A Russian government threat to disconnect 11 GPS receivers used for geophysical research and to fine-tune the satellite navigation system is drawing concern from scientists—and questions from the country’s minister for industry.
The threat is just one element of the tit-for-tat diplomatic and rhetorical firefight that has broken out between Russia and the United States in the wake of Russia’s annexation of Crimea in Ukraine. Last week, senior Russian officials said they were considering an array of moves aimed at U.S. space programs, including pulling out of the International Space Station in 2020 and barring the use of Russian rocket motors by U.S. firms. Officials also threatened to turn off 11 land-based GPS receivers on Russian soil by 1 June unless the United States agreed to install similar units for Russia’s GLONASS satellite navigation system on U.S. territory.
Experts say the shutdown—if carried out—would have little impact on GPS. The passive stations, which only receive GPS signals, are primarily used to ensure correct tracking of GPS satellites. “As these stations are very few, their impact on the accuracy of the positional measurements is insignificant,” says Konstantin Kuimov, head of the Moscow State University department of astrometry and time service. “The accuracy of the positioning at present is the question of decimeters. Now, it would worsen a little bit.” GPS users won’t notice any change, he says.
The impact on science, however, could be a bit greater. That’s because earth scientists use data from the receivers to track the slow, subtle movements of continents and land surfaces. “The situation with geophysical measurement is much worse” because the receivers are vital to providing “a serious set of statistical data,” Kuimov says. “The statistical data makes it even possible to measure the variations in the rotation of the Earth and the seismic activity of the planet. It is only the positioning satellites that make it possible to measure the [movements] of the surface in millimeters.”
Researchers use both navigation systems—GPS and GLONASS—to make such measurements, Kuimov notes. So he and other researchers would like to see GLONASS stations on U.S. territory (a move that has been under negotiation). Ideally, he says, such stations ultimately would be evenly spaced around the world.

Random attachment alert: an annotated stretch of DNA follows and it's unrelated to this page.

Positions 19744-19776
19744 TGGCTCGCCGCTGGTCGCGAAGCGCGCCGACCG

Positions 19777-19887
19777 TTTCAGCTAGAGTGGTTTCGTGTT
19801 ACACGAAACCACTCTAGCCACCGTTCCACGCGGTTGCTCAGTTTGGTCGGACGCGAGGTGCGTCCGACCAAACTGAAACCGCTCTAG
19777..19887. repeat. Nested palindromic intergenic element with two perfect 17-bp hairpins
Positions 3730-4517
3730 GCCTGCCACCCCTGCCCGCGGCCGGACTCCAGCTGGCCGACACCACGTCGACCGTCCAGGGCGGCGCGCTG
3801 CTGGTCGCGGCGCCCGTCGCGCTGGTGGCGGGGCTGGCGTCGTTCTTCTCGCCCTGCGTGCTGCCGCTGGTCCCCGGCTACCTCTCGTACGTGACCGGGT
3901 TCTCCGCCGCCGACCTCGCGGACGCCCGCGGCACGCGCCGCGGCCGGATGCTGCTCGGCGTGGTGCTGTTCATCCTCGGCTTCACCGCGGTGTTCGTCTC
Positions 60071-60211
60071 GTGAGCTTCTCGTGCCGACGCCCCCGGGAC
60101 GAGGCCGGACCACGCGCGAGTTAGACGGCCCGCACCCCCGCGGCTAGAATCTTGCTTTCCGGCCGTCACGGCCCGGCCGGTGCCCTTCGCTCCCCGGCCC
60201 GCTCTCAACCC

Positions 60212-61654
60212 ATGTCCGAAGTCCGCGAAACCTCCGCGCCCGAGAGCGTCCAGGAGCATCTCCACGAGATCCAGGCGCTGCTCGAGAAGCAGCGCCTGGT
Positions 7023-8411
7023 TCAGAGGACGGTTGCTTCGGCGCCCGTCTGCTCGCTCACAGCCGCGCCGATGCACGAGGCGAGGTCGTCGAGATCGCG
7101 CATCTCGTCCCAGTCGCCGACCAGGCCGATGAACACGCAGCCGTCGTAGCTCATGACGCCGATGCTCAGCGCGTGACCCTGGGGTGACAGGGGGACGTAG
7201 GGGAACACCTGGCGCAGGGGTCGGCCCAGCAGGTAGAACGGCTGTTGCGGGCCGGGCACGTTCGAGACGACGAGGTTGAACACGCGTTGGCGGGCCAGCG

If Russia follows through with the threat, the impact will depend on how long the base stations remain inaccessible, says Jeffrey Freymueller, a geophysicist at the University of Alaska, Fairbanks. “If the Russians eventually share the data, we’ll be able to reprocess everything and eventually recover full precision results, but if they actually remove the equipment for the long term then over time it will become an increasing problem, as it will compromise the global coverage,” Freymueller says. “Before there were these stations in Russia, for example, it was difficult to do large-scale tectonic studies in China because we could not define what was the stable Eurasian plate well enough to express motions relative to stable Eurasia. Eventually, we will slip back toward that situation if there is no continuing data from Russia, although we still have the past data so it will never be as bad as it was.”
The threat to turn off the receivers “is a purely political decision,” Kuimov says. “No one needs it except politicians. In fact, it just demonstrates Russia’s disloyal attitude [toward] the U.S., in response to the disloyal attitude of the U.S. [toward] Russia.”
The threat also appears to have sown discord within the Russian government. On 13 May, the day after the threat surfaced, Denis Manturov, Russia’s minister of industry and trade, suggested that it didn’t make sense. “Technically, it can be done,” he said. “But what is the purpose of that?”
With reporting by Vladimir Pokrovsky, Andrey Allakhverdov, and Yudhijit Bhattacharjee.